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Archive for May, 2009


You ask, they… erm…

Openness and transparency is a great asset for a company.  Opening up a public forum to receive questions from the public can offer a great opportunity to build a positive vibe around your company.

But think it through before you agree to do it. Stempra tweeted a wonderful example of how not to do it.

Neal’s Yard agreed to take part in The Guardian’s You Ask, They Answer blog. There have been some really positive examples of companies using this blog to engage with their audience; Divine Chocolate were on last week and handled it well.

It didn’t go so well for Neal’s Yard. Straight from the off they received lots of informed questions about homeopathic remedies (no surprise from a paper which has Ben Goldacre as a regular columnist). Neal’s Yard should have been expecting this and had answers ready, even the intro to the blog brought up the subject.

24 hours in and they still haven’t responded to a single question.

So now all we have is a very widely read newspaper website listing criticism after criticism of the company with not a single response.

So what is the lesson here:

You have to anticipate what questions you are likely to be asked before you agree to take part in the forum, if you don’t like the questions you think you may get – don’t open up a forum like this.

You need to be ready to respond and properly engage with the comments you receive. When you do it well you get huge benefits from this kind of approach, when you do it badly the damage to your brand can be immense.

Neal’s Yard may yet respond (I hope they will at least do a statement), but I am imagining they are regretting this exercise and I hope other companies learn the lessons.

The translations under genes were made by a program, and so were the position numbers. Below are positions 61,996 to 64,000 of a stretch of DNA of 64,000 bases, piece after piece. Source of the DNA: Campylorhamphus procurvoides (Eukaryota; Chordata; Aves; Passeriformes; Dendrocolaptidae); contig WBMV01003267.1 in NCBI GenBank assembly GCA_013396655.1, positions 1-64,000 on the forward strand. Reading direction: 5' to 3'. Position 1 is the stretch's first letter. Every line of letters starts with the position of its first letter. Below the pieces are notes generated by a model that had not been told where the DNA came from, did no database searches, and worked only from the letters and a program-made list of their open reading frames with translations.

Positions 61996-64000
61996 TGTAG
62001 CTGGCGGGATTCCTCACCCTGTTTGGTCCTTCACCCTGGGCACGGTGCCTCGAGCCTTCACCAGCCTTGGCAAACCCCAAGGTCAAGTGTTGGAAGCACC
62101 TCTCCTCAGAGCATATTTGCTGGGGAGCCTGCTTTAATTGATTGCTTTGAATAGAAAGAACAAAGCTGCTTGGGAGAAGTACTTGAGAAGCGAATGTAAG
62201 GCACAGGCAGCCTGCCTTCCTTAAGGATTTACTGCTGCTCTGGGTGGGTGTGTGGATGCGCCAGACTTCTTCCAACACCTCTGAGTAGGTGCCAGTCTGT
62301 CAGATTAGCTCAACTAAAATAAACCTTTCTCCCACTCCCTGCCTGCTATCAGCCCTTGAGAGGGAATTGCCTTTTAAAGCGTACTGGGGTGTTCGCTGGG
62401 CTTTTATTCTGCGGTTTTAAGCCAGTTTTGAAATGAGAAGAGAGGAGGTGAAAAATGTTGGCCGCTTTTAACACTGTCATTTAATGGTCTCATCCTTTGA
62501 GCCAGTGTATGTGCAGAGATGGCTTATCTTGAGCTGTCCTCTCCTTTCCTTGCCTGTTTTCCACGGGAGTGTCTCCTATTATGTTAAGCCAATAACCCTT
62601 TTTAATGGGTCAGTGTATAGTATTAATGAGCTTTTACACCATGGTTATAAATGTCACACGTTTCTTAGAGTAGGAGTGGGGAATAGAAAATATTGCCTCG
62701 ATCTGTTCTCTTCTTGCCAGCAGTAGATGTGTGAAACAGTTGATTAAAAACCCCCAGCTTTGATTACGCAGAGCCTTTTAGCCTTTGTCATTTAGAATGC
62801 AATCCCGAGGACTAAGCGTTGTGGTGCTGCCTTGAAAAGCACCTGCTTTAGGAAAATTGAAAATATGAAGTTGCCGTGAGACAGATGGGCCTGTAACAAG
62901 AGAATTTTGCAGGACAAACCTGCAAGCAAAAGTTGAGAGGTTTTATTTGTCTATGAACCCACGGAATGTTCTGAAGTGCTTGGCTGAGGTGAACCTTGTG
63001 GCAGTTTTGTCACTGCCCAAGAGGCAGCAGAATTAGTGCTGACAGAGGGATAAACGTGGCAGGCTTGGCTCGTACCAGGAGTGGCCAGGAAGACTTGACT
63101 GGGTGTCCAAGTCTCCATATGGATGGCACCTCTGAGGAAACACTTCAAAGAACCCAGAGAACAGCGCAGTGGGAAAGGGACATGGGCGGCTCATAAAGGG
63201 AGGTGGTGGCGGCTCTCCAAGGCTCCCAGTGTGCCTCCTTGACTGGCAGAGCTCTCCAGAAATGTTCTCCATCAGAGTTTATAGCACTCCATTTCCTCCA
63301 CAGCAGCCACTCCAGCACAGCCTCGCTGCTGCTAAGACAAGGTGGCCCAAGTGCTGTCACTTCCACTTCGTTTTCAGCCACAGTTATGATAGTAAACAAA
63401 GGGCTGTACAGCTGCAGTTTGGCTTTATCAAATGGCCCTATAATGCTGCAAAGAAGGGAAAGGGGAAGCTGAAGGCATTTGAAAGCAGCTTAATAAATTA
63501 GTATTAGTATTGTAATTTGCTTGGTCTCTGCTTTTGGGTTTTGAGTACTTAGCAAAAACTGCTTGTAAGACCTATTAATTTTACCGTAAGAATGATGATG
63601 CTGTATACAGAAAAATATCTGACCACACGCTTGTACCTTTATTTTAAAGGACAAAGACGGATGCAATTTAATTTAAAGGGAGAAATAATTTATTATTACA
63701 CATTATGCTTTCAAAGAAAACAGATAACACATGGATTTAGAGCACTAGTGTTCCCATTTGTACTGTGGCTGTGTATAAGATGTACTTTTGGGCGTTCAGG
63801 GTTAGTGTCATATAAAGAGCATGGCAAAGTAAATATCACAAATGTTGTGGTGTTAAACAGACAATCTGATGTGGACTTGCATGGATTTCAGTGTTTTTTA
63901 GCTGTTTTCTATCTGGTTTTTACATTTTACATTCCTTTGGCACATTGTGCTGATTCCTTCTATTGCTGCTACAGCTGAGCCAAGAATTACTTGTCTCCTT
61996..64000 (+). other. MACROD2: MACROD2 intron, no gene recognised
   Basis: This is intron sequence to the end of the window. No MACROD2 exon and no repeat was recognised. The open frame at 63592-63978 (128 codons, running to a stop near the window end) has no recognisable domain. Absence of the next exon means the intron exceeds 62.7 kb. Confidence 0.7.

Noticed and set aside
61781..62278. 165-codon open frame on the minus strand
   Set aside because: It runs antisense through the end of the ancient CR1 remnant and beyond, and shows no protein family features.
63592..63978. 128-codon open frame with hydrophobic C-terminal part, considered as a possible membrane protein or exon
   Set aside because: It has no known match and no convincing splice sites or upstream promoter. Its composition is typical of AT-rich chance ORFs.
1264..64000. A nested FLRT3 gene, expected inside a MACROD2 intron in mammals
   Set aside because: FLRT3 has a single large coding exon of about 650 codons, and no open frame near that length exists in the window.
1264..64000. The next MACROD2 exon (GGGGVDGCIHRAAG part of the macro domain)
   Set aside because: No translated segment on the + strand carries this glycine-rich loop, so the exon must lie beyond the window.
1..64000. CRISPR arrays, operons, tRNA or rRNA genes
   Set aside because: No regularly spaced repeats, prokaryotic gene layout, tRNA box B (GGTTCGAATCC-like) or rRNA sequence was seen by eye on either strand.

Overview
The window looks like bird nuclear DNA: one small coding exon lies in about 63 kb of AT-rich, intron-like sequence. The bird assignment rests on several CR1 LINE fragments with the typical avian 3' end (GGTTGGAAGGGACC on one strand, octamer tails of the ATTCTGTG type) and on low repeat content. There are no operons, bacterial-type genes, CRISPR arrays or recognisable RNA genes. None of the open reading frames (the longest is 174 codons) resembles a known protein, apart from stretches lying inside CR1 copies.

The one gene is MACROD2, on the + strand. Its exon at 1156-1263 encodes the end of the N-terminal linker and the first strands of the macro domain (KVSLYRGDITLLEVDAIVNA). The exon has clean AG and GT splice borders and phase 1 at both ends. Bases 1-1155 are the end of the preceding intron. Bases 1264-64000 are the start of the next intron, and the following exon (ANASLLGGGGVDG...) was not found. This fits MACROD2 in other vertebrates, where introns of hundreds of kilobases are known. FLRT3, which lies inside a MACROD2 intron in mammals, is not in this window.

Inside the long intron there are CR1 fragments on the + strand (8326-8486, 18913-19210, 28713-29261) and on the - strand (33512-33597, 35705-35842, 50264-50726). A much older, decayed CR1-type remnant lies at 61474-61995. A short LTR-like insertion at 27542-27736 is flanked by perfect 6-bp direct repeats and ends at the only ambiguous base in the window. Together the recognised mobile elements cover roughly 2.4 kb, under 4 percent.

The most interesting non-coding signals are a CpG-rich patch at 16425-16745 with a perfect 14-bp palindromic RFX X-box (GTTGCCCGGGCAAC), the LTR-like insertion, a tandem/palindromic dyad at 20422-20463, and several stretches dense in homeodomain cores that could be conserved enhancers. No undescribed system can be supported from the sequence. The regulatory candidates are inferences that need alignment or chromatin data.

Oh dear – they won’t be responding to any of the questions. See this comment from the Guardian Moderator


The Guardian have done a follow up on this, agreeing it was a PR disaster.


Ariel Gel – A tale of bank holiday boredom.

So, it’s a Bank Holiday. I’m bored and a bit of a geek. I see the Ariel gel ad on TV talking about how good it is at low temperatures and I want to try it for myself.

So I take an ordinary white t-shirt (A freebie I won at a Davis Cup match at Wimbledon).

The before shot.
The before shot.

I add to this the traditional laundry detergent ad stains: Red Wine, Tea, Mustard, Ketchup and Blackberry Smoothie.

Freshly stained

I leave to stain for a couple of hours.

Letting the stains set.
Letting the stains set.

Here’s the t-shirt, ready for a wash.

Ready for a wash
Ready for a wash

I now put it in the washing machine with a full dose of the gel (as recommended for heavy soiling).

Loading the machine
Loading the machine

The lowest we can get the machine to is 20, 5 degrees hotter than the adverts, but I go for it anyway.

As near to 15 degrees as we could get it
As near to 15 degrees as we could get it

After a standard wash I have my results –

The results - FAIL
The results - FAIL

and I’m sorry Ariel, but I’m not impressed. The only stain that seems to have gone is the ketchup – and that had hardly made a mark in the first place. The tea is almost gone, but still there. The wine and smoothie have left horrid dark stains and the mustard is still bright yellow.

Now I should give a disclaimer – this was as scientific as I could get it in my kitchen – but this probably wasn’t a perfect experiment. I had no control group to compare it to, for example.

But i’m not impressed. To be honest, I was never convinced that washing things at 15 degrees would ever get them clean, and this test has confirmed it for me.

Perhaps I should complain to the ASA.


The Best PR Job In The World

Sometimes you have to take your hat off to a perfect piece of PR. So tonight I take my hat off to Tourism Queensland for their Island Caretaker campaign.

As an idea it was absolutely perfect – advertise ‘the best job in the world’ offering someone from anywhere in the world the chance to ‘look after’ an island for 6 months and do some blogging in return for lots of money, free accommodation and, well, the best job in the world.

So first they launch the campaign and get tonnes of publicity all over the world. Camera crews showing what a wonderful holiday resort this part of Australia is.

Then they get a second hit, the shortlist of applicants. They make the most of the medias obsession with YouTube by getting applicants to provide video application – perfect to be shown in the applicants home countries.